My daily schedule is both predictable and malleable. Malleable implies that I am able to shape my time and adapt the hours to accomplish the work before me.
I am fortunate to have great flexibility in how my time is spent. I am usually up by 6:30 with what seems like are many hours before me. Today I woke up at 5:15 with academic writing on my mind to do and yesterday, a cold Sunday morning, I was snuggled in until 7:30 knowing that I could on this day of different kinds of possibilities. Rarely do I not begin the day with personal writing and reading —part of the sustaining predictability and my relationship with God.
Last week I decided that I might consider being more conscious of keeping a daily schedule. I could designate time for preparing for the classes I teach—that I can easily get lost in—and revising work I am committed to again—that I spend too much time avoiding. In between those professional duties are relationships to nurture; meals to prepare and eat; yoga, reading, and writing that feed my soul; and other sundry stuff that take and maybe even waste time. I could stiffen up that malleability just a bit.
Friday the plan failed. Or did it? I wrote morning pages, read and roughed out a plan for the day before going to yoga; those were the predictable parts. I’m not sure where the rest of the morning went as I sat at my desk, but I know I didn’t do any revising or plan for class and the virtual meeting I prepared for didn’t materialize. So when invited to join two of my colleagues on campus with the intention of working on revisions, I eagerly went—my schedule is flexible and this was the work I planned for part of the day.
While my friends worked productively to scrub video and reconstruct interview narratives, I essentially fretted, sighed, and rearranged words for 3 hours. The rest of the evening I lamented my lack and escaped into mindless television, I think.
The sermon on Sunday was titled Time.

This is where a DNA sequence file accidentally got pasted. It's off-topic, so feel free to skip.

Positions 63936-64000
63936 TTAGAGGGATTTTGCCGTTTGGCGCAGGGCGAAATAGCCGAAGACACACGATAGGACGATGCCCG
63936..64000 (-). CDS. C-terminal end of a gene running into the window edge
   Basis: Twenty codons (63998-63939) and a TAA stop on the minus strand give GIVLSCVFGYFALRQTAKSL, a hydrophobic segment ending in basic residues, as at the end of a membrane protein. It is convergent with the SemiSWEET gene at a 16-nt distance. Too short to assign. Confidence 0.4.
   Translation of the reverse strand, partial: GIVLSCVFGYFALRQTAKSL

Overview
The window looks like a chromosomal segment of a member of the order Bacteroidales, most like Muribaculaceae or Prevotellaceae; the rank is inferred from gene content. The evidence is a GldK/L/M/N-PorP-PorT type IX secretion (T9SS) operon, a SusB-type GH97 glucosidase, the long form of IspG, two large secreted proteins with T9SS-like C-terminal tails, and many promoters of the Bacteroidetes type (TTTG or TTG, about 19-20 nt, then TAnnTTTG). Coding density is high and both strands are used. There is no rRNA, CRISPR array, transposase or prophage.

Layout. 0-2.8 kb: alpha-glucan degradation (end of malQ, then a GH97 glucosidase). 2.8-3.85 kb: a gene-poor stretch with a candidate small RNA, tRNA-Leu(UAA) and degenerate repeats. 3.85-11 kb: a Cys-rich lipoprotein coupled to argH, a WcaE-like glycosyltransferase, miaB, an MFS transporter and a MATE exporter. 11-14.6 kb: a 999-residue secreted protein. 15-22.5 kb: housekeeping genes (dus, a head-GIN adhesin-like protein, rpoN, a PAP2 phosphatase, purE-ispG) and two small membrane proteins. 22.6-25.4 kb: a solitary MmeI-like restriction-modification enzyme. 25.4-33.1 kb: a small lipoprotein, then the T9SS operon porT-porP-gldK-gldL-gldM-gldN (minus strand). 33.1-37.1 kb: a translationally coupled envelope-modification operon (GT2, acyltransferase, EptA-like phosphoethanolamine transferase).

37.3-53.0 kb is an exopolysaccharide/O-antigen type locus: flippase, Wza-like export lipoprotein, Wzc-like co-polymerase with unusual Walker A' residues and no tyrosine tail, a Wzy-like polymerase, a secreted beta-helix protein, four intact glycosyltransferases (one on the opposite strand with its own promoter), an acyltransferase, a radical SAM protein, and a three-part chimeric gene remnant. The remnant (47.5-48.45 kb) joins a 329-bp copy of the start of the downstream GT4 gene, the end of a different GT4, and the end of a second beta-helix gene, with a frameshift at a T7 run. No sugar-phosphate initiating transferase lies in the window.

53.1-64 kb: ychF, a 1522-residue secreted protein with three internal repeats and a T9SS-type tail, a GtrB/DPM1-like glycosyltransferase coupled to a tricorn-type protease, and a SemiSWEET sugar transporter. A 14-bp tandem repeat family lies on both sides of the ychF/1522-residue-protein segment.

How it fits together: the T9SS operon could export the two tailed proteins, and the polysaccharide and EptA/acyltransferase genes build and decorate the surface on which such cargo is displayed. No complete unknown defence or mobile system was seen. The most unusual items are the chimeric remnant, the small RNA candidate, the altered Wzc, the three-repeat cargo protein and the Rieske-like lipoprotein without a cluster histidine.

The biblical text, John 2, was the story of Jesus at a wedding that tells us a great deal about time. Since my husband is the preacher, I have the luxury of re-visiting his spoken and written words. Here is his paraphrase of the critical parts for my purposes:
Jesus’ reply, “My time has not yet come” (v. 4) – What do you think that means? Don’t bother me mom, I’m trying to enjoy the wedding, I don’t have time. Or, don’t pressure me about a miracle – I haven’t begun my appointed role yet. It isn’t time for that.
We are presented with two meanings for time again. The sermon goes on to explain.
One is the kind of time with which we count and track the everyday events of our lives. It is the time that is measured in minutes and seconds, hours and days. It is the time we spend standing in lines, literally “clocked in” at work, or waiting at the stoplight. It is mundane, ordinary time and it beats on relentlessly until that time when we close our eyes and escape it’s dull, predictable cadence. This is the time we feel is limited and fleeting, the time that exasperates and deflates and confuses us. This is the time there is never enough of.
Hours and minutes measured the time I spent writing with my friends on Friday afternoon, from around 2:00 p.m. until 5:10 p.m. to be exact. But, there is another kind of time at play, a sacred time, that the Feasting on the Word Gospel Commentaries contends is “where all that is predictable fades and what emerges in its place is sheer possibility. This is God’s time, and it punctures through the ordinary canvas and clock of our lives at unexpected intervals to reveal God among us.”
Really? The hours and minutes I spent in the conference room on Friday were sacred time? I didn’t pay attention to any possibilities; I only focused on fixing my problems. I was too frustrated by my own inadequacy to notice the possibility that God was among us. My limited approach when I began my work that afternoon was to focus on what is lacking, to sink, as the old prayer states, under adversity.
Time as a sacred moment means that God is at work in our occupations, relationships, and family life to care for and redeem the world.
How would this afternoon have unfolded differently if I believed God was with me, evoking his presence as God working along side me in this particular community of people?
The question becomes, how would we look at all the ordinary, everyday events of our lives if we believed God was with us, working through them to care for God’s people. According to Mary, the mother of Jesus and the gospel writer of John, and because of Jesus, whatever time we think it may be, it is also God’s time. The work won’t suddenly be easy, the hours and minutes will still tick away, but the moments will be full of the hope of possibility.